- The Washington Times - Monday, November 18, 2013

Florida washed its hands of Obamacare long ago, opting to let the federal government run a health care exchange for the state.

But state Insurance Commissioner Kevin M. McCarty is now scrambling to work with Florida’s largest insurer to rescind cancellation notices and let residents keep their health care, even though it violates Obamacare’s strict standards.

President Obama’s announcement last week that he would let states decide whether to let companies continue to offer plans that flout his own health care law has put state officials back on the hot seat.

“It’s unfortunate that the insurance commissioners have been put in this position through no fault of their own,” Mr. McCarty said in an interview.

The White House continues to grapple with the poor rollout of the president’s signature program. On Monday, a spokesman said the administration is unlikely to meet its self-imposed Nov. 30 deadline to have the HealthCare.gov website fully functional and that a 80 percent success rate is now the best hope.

Among the other 20 percent, White House spokesman Jay Carney said, are those who aren’t comfortable enrolling online or who have personal circumstances that are too “complex” to use the website.

Other provisions of Obamacare that are rankling Americans include minimum-coverage requirements and whether large employers should pay for contraceptives.

But the biggest headache stems from the millions of consumers in the individual markets whose policies have been canceled in recent months. Insurance companies say these plans don’t meet Obamacare’s long list of requirements.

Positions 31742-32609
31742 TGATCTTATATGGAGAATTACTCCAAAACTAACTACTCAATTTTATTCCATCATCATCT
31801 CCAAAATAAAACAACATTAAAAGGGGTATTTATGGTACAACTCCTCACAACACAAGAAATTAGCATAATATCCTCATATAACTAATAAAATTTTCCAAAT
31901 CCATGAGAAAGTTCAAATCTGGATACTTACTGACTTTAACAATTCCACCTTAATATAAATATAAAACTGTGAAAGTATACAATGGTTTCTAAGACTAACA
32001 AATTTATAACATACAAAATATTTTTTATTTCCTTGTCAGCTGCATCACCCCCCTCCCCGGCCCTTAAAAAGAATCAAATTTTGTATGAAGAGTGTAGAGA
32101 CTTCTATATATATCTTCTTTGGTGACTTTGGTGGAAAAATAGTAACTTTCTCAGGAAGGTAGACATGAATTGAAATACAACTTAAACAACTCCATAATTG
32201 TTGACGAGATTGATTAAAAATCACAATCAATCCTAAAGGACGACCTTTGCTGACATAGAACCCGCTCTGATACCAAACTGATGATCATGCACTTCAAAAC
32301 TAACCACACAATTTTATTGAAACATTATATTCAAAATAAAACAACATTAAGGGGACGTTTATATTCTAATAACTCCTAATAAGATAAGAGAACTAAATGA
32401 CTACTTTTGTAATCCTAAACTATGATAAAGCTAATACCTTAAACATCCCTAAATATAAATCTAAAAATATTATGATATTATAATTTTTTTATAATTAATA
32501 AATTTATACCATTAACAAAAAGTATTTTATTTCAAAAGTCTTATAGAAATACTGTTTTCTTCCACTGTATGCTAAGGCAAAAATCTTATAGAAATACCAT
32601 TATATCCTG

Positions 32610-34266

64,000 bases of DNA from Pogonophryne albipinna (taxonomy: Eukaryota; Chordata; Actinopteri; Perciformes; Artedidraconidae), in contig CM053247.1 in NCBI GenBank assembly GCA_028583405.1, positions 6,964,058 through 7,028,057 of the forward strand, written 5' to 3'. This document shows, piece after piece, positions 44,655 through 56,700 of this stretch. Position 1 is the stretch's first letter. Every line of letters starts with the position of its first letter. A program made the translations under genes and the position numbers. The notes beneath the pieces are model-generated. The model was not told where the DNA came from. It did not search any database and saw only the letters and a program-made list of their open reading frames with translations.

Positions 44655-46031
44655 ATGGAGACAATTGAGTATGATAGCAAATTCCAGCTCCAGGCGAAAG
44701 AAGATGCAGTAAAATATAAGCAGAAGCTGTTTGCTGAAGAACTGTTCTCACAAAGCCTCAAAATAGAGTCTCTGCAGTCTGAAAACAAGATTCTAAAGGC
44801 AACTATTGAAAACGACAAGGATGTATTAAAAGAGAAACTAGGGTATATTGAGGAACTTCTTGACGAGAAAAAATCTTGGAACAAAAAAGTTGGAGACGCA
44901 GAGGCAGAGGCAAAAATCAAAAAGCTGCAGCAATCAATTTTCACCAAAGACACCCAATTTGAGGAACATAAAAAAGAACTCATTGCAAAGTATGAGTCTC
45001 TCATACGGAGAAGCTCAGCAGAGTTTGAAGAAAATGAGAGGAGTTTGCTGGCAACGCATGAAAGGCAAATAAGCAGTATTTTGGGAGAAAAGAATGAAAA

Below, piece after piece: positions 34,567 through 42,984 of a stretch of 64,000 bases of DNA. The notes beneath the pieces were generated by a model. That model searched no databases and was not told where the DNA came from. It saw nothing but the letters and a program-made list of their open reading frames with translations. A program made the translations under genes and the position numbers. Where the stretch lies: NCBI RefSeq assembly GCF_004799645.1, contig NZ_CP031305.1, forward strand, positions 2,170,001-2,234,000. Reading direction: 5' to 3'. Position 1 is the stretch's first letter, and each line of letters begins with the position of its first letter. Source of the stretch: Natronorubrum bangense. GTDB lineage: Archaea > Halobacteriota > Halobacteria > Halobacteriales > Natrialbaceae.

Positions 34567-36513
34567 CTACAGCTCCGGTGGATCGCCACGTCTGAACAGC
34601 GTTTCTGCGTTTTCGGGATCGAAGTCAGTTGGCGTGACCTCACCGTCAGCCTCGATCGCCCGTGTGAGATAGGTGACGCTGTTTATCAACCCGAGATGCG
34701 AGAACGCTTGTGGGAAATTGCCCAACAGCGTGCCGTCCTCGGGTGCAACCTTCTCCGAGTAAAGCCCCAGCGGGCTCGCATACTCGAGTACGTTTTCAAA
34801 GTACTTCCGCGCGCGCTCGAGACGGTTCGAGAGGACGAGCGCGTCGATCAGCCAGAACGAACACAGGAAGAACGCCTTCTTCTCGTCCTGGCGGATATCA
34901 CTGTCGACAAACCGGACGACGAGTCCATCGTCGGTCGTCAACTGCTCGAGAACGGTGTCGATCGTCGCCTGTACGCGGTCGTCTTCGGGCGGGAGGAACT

Mr. Obama, who during the health care debate said Americans could keep their plans if they liked them, was forced to backtrack and announce the use of executive authority to let states decide whether policies should be canceled.

The move may have cost the job of the D.C. insurance commissioner, who said a one-year reprieve for bare-bones plans on the individual market could undercut the health care overhaul.

Other commissioners are still on the payroll, trying to keep up with shifting rules while the Obama administration scrambles to smooth out the rocky implementation of the president’s signature law.

Sara Rosenbaum, a professor of law and health care policy at George Washington University, said Mr. Obama’s move to give states the final decision is “consistent with the Affordable Care Act itself,” whose authors wanted to let states set up their own markets and guidelines.

But the line between state and federal responsibilities for Mr. Obama’s overhaul has blurred over the past three years, partly because of reluctant Republican governors and a Supreme Court that said states could opt not to expand Medicaid under the law.

In Florida, Mr. McCarty said, some insurance companies voluntarily extended coverage for affected policyholders through 2014 — an early-bird strategy to head off Obamacare standards that take effect Jan. 1.

The state’s largest insurer, Florida Blue, did not make such accommodations, so Mr. McCarty promised to work with the company to renew policies.

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